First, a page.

I was raised and educated in Philadelphia. I was a practicing pediatrician for 50 years, the first two decades as a community pediatrician in Minneapolis and then at the Children’s Seashore House, where I was their medical director and cared for children with sub-acute and chronic illnesses and developmental and physical disabilities. In the last phase of my professional career, I was an attending physician at the Children’s Hospital of Philadelphia, supervising the care of the acutely ill, and I developed their International Adoption Health Program.
I have been involved in a myriad of ways in helping families integrate foreign-born children into their families, schools, and communities. While in Philadelphia, I was also consultant to the Department of Human Services about children in their foster-care system.
I attended Quaker schools and a Quaker college, and until adulthood was very involved in my “community of origin,” a Jewish community. Ultimately I incorporated the divergent experiences and evolved into a secular humanist. In the 1970s and ‘80s, I helped develop a community of Secular Humanistic Judaism in Minneapolis, and then, after returning to Philadelphia in 1989, was a co-founder and co-leader of a similar group there.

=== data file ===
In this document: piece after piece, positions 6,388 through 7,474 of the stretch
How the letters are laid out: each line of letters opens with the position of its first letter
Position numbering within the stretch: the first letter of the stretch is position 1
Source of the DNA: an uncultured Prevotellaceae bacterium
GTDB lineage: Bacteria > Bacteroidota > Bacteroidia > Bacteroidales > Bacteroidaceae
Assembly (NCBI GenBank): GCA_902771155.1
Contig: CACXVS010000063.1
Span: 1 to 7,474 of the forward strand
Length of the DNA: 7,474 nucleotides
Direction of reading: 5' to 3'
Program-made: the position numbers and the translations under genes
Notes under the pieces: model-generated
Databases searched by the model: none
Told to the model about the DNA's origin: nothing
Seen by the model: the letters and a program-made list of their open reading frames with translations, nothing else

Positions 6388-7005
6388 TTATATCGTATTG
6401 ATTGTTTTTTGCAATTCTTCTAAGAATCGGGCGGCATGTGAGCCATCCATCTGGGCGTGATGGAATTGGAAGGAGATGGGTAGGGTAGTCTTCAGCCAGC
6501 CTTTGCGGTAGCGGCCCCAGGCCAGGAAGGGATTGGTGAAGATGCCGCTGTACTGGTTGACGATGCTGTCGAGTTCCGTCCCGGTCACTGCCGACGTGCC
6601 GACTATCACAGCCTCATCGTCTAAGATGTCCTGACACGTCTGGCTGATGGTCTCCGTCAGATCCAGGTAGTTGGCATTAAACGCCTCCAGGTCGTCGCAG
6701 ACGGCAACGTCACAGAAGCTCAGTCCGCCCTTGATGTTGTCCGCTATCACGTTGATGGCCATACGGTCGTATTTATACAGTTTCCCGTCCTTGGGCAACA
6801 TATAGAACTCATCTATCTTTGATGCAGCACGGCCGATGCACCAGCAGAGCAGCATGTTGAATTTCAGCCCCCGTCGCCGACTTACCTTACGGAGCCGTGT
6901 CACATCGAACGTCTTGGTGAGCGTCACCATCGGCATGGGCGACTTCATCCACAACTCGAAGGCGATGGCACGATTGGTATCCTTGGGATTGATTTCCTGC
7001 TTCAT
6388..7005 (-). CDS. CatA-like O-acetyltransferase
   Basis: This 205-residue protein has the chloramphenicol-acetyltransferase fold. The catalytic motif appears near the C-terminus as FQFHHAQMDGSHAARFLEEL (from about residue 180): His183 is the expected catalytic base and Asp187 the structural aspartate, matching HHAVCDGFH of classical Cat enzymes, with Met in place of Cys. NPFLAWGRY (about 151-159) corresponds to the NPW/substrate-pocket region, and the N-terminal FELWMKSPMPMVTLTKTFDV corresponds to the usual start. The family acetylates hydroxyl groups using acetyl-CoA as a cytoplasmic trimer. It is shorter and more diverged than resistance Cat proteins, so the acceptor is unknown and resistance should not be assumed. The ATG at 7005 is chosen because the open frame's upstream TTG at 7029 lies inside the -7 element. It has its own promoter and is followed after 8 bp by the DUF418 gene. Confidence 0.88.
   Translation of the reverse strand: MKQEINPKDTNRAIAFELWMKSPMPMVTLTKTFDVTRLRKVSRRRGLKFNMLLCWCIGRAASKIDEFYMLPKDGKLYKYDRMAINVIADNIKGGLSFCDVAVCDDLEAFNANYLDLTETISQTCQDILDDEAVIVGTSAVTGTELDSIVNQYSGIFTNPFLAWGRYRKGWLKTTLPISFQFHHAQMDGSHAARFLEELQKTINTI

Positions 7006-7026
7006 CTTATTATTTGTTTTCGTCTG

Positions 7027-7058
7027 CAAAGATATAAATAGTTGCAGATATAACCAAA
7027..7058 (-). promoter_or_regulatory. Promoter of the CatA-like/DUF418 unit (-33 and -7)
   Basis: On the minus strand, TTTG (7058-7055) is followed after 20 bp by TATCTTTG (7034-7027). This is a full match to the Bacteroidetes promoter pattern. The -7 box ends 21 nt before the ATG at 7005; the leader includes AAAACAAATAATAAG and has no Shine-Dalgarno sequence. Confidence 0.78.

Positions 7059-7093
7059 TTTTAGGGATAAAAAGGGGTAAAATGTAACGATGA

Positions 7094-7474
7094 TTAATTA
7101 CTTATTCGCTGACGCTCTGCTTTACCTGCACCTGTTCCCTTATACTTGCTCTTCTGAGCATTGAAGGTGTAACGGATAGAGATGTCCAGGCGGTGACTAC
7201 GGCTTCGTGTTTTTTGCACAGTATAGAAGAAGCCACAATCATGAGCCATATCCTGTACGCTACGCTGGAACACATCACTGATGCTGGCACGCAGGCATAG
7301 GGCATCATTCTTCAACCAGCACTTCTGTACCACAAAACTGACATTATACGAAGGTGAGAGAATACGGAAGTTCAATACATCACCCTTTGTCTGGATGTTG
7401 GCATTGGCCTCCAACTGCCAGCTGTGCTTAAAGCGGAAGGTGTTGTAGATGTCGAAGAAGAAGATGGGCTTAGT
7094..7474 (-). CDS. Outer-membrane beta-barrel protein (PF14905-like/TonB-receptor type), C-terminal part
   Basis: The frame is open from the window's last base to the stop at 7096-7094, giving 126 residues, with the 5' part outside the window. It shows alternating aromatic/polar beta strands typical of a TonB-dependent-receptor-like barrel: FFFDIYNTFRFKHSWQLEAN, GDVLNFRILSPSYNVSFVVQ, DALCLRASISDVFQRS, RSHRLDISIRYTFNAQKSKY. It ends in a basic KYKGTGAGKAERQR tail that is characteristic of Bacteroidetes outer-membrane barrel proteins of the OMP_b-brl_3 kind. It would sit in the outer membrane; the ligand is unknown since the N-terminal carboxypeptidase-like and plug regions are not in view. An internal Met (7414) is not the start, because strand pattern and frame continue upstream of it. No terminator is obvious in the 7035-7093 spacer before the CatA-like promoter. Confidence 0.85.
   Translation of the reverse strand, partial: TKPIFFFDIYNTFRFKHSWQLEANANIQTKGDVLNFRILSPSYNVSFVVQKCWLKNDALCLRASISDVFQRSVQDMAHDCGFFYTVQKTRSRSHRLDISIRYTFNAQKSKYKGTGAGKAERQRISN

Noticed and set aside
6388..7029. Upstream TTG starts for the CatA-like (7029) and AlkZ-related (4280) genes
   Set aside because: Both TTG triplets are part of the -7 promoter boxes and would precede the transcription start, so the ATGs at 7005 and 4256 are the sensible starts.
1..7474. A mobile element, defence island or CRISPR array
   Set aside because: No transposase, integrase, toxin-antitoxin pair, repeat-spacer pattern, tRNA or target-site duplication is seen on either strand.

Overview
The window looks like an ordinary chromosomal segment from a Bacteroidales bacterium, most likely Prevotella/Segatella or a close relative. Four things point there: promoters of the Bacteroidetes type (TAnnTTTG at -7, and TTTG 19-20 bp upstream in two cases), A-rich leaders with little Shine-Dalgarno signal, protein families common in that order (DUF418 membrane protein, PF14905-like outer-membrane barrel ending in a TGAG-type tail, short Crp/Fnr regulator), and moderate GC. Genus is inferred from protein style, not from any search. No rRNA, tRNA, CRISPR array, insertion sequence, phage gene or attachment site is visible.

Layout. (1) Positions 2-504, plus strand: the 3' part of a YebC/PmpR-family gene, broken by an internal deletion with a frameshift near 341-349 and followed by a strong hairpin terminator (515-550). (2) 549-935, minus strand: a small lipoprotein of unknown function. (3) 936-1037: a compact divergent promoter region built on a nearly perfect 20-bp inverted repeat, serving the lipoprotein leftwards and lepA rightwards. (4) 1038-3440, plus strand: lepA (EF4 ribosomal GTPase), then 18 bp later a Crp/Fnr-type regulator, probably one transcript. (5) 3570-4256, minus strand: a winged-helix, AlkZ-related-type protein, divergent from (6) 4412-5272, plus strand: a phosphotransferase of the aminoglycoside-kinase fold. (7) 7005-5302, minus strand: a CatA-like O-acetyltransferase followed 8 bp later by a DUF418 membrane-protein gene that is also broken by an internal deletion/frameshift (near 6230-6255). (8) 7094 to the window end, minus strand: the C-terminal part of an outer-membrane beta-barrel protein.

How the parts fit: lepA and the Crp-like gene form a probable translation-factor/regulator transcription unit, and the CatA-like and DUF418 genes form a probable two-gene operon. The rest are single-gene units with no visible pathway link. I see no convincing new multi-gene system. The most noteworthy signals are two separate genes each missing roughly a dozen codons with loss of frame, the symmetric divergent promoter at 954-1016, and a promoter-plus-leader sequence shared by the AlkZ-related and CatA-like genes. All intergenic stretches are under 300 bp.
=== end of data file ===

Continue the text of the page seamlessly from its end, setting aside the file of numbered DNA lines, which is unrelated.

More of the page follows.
My husband and I moved to Tenafly in 2007 so we would be close to our daughters, as we together navigated our way through what proved to be a decade of caring for my husband, as dementia ravaged him. We have four children (three bio and one of Korean heritage), and collectively they have 11 children, who are now attending pre-K to grad school, remotely.
I developed an interest in photography as I approached retirement and was becoming a full-time care-giver for my husband. What was initially intended as a diversion has proven to be a powerful healer and has enabled me to develop creatively while I became a part of an extended community of photographers. I have, in the last decade, enjoyed opportunities to travel with fellow photographers, as well as to travel with non-photographers who are patient with photographers. I have studied photography at The Art School at the Old Church and at art and photography schools in New York City. Photography has trained me to see and to contemplate. It’s meditative and a source of joy.